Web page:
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On Friday, Dayton officials announced that ALDI plans to shutter the Westown store.
Dayton Mayor Nan Whaley said she was very disappointed that officials with the supermarket chain did not reach out to the city before deciding not to renew the lease.
She said ALDI officials could have started a conversation with the city and the community to try to figure out how to make that location viable and remain open.
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ALDI representatives indicated that foot traffic was down, Whaley said, but the shopping center is 100 percent occupied and its owners say its customer base has been steady.
“To make the decision and just close with no communication to the community doesn’t show that they are good community partners,” Whaley said.
Residents who have vehicles will be able to drive to Kroger on West Siebenthaler Avenue, about 4 miles north of the shopping center, or other stores in the Dayton area, said Garrison, who regularly shops at the Westown location.
But residents who walk or ride the bus to ALDI will be hard pressed to find a replacement, she said.
Garrison said if ALDI representatives will not reconsider staying open, hopefully at very least company officials will give the community an explanation for why they are shutting down what to many people is an important business.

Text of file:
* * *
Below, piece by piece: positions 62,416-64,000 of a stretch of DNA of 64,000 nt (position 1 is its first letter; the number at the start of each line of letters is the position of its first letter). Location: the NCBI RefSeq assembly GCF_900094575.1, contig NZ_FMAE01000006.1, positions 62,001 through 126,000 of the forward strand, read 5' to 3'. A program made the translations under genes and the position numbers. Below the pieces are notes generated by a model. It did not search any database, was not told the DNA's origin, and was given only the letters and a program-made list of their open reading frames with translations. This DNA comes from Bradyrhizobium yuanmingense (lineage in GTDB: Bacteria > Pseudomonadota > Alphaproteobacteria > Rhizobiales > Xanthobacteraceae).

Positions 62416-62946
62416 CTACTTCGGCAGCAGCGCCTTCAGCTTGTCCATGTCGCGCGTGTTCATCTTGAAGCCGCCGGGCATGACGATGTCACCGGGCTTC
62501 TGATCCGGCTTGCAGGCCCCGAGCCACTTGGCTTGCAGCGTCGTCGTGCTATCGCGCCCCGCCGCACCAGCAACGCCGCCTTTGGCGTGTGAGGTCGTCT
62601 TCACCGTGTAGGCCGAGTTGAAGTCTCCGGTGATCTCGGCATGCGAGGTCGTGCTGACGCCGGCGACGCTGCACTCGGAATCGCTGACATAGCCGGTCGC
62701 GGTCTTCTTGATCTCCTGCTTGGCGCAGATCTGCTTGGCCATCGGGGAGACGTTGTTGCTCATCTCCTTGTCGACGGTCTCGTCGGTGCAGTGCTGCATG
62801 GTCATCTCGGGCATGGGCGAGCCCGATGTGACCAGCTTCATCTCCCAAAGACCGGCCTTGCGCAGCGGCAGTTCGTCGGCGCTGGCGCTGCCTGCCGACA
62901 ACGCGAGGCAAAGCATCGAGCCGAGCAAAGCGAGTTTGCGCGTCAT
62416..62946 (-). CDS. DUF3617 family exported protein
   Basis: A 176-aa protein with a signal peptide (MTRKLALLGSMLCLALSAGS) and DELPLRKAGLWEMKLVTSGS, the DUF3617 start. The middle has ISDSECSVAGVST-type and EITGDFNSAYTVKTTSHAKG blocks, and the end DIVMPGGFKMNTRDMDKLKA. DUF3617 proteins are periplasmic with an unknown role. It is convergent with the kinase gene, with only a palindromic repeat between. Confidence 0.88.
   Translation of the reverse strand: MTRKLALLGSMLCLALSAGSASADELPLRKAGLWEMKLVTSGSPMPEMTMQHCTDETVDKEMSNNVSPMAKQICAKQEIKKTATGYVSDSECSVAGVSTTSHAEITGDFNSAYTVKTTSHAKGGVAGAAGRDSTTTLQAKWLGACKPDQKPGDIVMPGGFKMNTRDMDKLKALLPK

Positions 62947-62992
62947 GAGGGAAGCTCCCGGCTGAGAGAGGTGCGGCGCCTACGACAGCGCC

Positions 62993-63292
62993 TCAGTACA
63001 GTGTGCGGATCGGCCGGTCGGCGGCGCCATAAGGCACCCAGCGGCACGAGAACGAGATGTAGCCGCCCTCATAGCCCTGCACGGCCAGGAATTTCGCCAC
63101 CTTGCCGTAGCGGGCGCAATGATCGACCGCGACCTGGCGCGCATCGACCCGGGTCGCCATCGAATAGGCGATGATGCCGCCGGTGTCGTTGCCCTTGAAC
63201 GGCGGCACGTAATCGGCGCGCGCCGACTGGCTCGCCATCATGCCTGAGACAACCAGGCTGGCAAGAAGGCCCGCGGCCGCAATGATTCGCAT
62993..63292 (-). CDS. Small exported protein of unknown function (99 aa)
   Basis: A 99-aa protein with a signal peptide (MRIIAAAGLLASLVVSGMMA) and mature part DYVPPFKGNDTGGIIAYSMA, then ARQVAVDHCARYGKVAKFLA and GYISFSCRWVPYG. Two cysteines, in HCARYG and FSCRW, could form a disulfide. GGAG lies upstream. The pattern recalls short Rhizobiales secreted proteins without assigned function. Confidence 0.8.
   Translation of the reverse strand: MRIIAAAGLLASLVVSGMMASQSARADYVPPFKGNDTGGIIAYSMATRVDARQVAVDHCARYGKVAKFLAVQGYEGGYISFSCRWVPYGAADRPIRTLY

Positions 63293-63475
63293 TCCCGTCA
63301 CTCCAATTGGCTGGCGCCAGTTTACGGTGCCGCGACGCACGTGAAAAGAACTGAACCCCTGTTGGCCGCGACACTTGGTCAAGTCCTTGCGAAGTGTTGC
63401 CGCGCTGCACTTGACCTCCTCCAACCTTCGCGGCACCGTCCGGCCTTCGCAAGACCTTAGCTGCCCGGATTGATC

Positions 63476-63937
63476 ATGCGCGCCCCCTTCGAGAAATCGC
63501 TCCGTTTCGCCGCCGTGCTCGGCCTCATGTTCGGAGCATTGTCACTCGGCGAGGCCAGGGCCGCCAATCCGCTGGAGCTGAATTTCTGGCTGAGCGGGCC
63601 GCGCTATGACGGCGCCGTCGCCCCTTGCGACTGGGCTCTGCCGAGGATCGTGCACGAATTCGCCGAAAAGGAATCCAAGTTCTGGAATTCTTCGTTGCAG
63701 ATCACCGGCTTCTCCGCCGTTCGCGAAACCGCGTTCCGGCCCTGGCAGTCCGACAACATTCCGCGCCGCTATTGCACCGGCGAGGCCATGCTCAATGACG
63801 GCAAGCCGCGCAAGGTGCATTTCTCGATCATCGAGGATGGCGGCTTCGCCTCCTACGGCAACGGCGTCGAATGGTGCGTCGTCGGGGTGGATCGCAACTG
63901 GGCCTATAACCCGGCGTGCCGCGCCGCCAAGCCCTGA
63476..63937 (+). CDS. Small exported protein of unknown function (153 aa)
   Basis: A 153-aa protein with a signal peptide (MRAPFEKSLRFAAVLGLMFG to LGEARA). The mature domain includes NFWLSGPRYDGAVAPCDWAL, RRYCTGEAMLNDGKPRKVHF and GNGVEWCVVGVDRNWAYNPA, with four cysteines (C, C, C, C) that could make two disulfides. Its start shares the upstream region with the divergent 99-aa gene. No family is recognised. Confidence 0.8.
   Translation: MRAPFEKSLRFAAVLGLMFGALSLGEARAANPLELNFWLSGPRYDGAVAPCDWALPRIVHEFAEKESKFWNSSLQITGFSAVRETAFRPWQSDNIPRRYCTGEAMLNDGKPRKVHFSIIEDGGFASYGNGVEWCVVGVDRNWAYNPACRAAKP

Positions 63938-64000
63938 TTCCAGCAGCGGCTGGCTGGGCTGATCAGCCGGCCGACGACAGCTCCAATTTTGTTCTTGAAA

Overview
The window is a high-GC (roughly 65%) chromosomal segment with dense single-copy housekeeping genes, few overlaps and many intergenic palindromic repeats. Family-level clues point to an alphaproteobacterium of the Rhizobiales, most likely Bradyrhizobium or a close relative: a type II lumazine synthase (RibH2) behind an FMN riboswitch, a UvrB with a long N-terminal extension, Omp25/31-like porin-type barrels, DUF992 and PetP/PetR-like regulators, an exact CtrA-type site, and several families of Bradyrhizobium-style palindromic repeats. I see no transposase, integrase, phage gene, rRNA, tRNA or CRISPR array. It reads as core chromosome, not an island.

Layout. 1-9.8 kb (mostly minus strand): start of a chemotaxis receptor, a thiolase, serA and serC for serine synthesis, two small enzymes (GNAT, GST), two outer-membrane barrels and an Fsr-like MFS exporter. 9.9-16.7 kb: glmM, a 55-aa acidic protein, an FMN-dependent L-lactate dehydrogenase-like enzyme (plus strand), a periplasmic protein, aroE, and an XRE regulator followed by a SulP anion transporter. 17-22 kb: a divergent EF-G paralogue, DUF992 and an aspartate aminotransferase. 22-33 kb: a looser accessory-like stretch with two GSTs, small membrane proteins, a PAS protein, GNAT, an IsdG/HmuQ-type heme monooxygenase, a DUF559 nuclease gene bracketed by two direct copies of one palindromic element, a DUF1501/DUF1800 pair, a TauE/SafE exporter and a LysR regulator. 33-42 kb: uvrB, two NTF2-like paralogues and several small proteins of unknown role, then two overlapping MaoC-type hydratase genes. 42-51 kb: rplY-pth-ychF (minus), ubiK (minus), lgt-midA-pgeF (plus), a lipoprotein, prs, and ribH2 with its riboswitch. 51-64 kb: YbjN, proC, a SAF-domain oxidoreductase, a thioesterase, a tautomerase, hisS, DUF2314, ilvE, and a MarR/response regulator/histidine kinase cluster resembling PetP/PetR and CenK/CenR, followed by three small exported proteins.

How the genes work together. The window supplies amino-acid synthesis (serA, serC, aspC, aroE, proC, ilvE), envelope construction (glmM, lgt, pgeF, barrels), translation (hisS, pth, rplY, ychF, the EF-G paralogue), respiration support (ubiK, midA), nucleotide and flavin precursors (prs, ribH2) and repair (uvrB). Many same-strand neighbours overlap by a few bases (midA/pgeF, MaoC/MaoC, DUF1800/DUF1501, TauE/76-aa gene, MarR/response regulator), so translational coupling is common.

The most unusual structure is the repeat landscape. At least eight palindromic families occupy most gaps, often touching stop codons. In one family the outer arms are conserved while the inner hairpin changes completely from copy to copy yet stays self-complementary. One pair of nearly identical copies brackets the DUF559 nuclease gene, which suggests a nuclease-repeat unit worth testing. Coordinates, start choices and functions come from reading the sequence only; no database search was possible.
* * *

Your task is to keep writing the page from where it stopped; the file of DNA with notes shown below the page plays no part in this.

She urges community members to contact ALDI and express their support for keeping the business open.
If ALDI decides to leave, the city of Dayton and Westown hopefully will work with the community to find a suitable replacement for the business — not a retailer or grocer of lesser quality and products that does not offer fresh produce and other nutritional items, Garrison said.
“My hope is before a decision is made they have a townhall with residents to find out what they want,” she said.
Nathan Karn, who works at Westown center, said many ALDI customers come by bus to shop, and now they will have to travel much farther for groceries and will have to transport them much farther distances.
“It’s going to be devastating, especially because we have a lot of senior citizens come this way by bus,” he said.
Crystal Nash, 34, who lives on the west side, said she visits ALDI daily to buy food and meals .
She said ALDI is 15 minutes from her home by bus, which is really convenient, and she doesn’t know where she get groceries if it closes.
She may not be able to shop as frequently, which could make her trips more of a hassle.
“With me riding the bus, it may be more difficult because I would have to catch a cab if I were to get a whole lot of groceries,” she said.
Gloria Landis, 79, who lives outside Trotwood, says she has shopped at ALDI in the Westown center at least once a week for many years, dating back to its opening.
The store is a roughly 7-minute drive from her home.
Landis expects to patronize ALDI’s Englewood location because she likes the chain’s products and prices.
But, Landis said, the Westown ALDI serves a lower-income population and patrons who lack transportation may have a difficult time finding another place to get fresh produce and meats.